More on this theme of where Islam “begins” and “ends”.
Al-Nawawi and other scholars have written that this Hadith enters into almost all actions and various scholars have elected to insert it at the beginning of their works.
And so, quite appropriately, this is the point of departure in Islam: the most essential aspect of our being is what we intend in our hearts, not necessarily what we exhibit outwardly (we will consider some of the other parameters that govern our actions later). In that sense, Islam is located, first and foremost, within us. We may be able to project an image of ourselves to the outside world, but we cannot and should not try to delude ourselves. Social scientists talk about how human beings “construct” themselves whenever we share our experiences or anything about ourselves to others. There are of course things we will always want to keep to ourselves. But being true and honest with ourselves about why we do what we do – and working to improve that conversation that takes place within us is where Islam begins.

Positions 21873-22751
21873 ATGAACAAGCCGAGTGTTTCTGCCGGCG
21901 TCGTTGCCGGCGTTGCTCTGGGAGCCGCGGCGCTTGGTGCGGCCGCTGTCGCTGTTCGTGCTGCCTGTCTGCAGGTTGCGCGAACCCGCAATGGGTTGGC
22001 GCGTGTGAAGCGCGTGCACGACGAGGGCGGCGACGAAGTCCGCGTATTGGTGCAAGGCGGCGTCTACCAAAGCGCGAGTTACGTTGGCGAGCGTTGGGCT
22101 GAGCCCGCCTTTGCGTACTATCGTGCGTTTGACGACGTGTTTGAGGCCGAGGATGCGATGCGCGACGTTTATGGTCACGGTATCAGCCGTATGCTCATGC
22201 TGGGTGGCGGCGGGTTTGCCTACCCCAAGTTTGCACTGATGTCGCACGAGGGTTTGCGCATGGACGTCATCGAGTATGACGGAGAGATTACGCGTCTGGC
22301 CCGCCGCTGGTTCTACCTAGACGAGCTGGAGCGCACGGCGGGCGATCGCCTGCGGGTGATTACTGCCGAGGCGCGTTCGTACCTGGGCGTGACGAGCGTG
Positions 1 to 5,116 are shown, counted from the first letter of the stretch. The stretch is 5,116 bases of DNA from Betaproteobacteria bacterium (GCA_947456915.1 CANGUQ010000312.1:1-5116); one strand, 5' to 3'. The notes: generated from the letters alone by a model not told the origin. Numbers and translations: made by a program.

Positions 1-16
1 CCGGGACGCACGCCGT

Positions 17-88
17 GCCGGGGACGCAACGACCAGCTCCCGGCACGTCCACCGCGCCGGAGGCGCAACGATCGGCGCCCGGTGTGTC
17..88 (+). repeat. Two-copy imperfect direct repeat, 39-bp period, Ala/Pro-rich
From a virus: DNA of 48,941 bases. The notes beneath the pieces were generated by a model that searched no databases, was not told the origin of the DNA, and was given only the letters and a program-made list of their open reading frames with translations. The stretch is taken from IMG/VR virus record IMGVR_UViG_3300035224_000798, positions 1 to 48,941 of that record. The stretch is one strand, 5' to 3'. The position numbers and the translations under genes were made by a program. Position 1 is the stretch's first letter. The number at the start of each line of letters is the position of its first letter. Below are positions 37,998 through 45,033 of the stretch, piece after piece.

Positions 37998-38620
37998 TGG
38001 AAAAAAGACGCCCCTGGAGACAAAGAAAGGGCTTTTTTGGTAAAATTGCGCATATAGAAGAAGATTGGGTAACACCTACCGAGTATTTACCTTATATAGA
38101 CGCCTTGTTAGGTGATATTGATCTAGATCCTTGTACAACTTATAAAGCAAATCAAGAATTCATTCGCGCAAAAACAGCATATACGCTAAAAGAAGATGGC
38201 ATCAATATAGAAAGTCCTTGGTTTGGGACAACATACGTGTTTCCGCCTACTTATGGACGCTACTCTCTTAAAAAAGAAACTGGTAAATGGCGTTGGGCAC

There are people who succeed in deluding themselves so that their very intentions are confused and unclear. That is the end result of hypocrisy – “Satan has gained mastery over them, and has caused them to remain oblivious of the remembrance of God. Such as these are Satan’s partisans: oh, verily, it is they, the partisans of Satan, who will truly be the losers!” (58:19)
No man, for any considerable period, can wear one face to himself, and another to the multitude, without finally getting bewildered as to which may be the true. (Nathaniel Hawthorne)
If intention and purifying it are where Islam begins, where does it “end”? In other words, what’s the other sine qua non of Islam? Al-Nawawi provides us with a very important answer in the last hadith in his compilation.
Having gone through 41 ahadith that summarize the meaning of Islam. We arrive here: a boundless belief in the mercy of Allah swt that should never erode, however one may have lived his or her life.
Now Islam appears very clear – Islam is a struggle to submit. Submission is a struggle to be honest and true with oneself – being clear on why we do what we do and seeking to direct that intention towards God but then also knowing that if we come up short on that front that we should continue to struggle to submit to God by knowing that whenever we direct ourselves to Him, whatever it is we have done, He will respond to us – so long as we have struggled.
Once we give up hope or give up the struggle, we lose and are lost.